The UW Shellfish Farm will contribute directly and indirectly to environmental conservation. First, the intensive production of shellfish will improve water quality conditions at Big Beef Creek. In Puget Sound, production of single Pacific oysters for the half-shell market using traditional on-bottom methods typically yields approximately 240,000 oysters per acre with a biomass of about 36,000 pounds. Over a two-year harvest cycle, approximate production is thus 18,000 pounds per acre per year. Depending on the outcome of the proposed assessment of habitat suitability, the UW Shellfish Farm could be scaled to several acres within the 9.7-acre Big Beef Tidelands.
Our initial proposal includes the development of an environmental monitoring program to quantify the impacts of the shellfish farm on water quality in Big Beef Creek. Specifically, we aim to monitor salinity, temperature, pH/pCO2, and dissolved oxygen in the estuary. The current proposal will provide valuable intra-annual environmental data as we conduct shellfish culture trials at the site. These data will guide the development of an ongoing monitoring program. Environmental data from our monitoring program will inform UW research, and will be made available to the scientific community and general public.
There is both precedent and ongoing interest in establishing environmental monitoring at Big Beef Creek. From 2009-2011, Big Beef Creek was one of several sites in Puget Sound at which researchers sampled oyster populations and water quality to better understand the relationship between environment and organism health. Several research products resulted from this effort, known as PROPS (Physiological Response of Oysters in Puget Sound, http://faculty.washington.edu/sr320/?p=589). Future data collected from monitoring at BBC, as in PROPS, can readily aid resource managers, policy makers, and scientists in assessing remediation efforts, restoration activities, and allow for informed predictions of risks associated with changes in habitat quality. The Big Beef Creek estuary is also currently a priority site for the Hood Canal Salmon Enhancement Project (http://pnwsalmoncenter.org/project/lower-big-beef-creek-design/); positive attention created by implementing the farm may make the site more desirable for further conservation efforts.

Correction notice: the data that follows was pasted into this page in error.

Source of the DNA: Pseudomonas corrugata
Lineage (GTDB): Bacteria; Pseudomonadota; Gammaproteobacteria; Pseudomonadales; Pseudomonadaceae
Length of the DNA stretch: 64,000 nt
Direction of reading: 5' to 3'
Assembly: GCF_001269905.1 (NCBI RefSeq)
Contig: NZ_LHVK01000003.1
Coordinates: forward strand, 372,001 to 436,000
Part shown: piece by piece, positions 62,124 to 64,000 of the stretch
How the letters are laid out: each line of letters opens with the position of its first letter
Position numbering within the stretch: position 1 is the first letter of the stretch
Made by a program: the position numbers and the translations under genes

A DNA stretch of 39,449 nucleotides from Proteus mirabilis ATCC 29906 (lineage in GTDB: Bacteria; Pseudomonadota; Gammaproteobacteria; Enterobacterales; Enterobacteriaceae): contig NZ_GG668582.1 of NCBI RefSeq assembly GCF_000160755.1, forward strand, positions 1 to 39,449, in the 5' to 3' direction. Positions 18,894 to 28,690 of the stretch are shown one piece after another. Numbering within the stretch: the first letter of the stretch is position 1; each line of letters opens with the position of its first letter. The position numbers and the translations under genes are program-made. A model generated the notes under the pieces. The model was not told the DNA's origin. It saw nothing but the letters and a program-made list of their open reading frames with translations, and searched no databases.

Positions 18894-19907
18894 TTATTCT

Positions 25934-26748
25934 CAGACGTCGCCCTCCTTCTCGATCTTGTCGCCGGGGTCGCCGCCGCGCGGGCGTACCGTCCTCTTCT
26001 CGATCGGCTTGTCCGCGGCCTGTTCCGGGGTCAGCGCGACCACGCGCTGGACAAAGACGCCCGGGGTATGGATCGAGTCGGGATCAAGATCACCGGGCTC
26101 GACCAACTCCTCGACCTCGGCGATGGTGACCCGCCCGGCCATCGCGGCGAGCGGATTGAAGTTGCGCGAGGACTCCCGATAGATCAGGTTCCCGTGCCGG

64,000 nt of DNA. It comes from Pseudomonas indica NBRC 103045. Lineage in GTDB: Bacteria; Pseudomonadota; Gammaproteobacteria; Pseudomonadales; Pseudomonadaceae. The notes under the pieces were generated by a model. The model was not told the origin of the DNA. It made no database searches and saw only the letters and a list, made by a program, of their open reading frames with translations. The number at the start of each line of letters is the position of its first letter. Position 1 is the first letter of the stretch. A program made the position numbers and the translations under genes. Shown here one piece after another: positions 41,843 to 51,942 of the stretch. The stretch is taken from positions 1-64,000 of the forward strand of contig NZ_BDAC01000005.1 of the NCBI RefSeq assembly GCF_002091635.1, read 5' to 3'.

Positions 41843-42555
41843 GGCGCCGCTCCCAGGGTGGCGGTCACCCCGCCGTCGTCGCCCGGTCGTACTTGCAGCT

Direct impacts of the shellfish farm can also be quantified through the number of students that: 1) participate in environmental outreach and education programs on the farm, 2) utilize the farm for capstone research, and 3) volunteer to work on the farm. As of Spring 2015, there are approximately 400 students participating in SAFS, Marine Biology and SMEA undergraduate and graduate programs, and hundreds more involved in other academic programs within the College of the Environment. The potential for diverse student involvement is extremely high.
- Is the shellfish going to be sold on campus? To whom? Housing and Food Services? At what cost? Not during this period
- Is there potential for a revolving fund loan/return on investment mechanism? Yes
- Who is overseeing the quality control/safety of the shellfish to eat? As of now, no shellfish will be consumed.
- Is there a way for more student involvement and engagement? Yes, addtional UW students will be included in the monitoring described in this proposal.
- Is there a Phase III, or is this the end goal for now? We see this as the last bridge prior to discussing a partnership. During the current quarter there will a number of discussions on how to best proceed. The end goal is to have a functional UW Shellfish Farm. The current proposal is intended to provide essential biological and practical information on how to get to our end goal of a functional UW Shellfish Farm.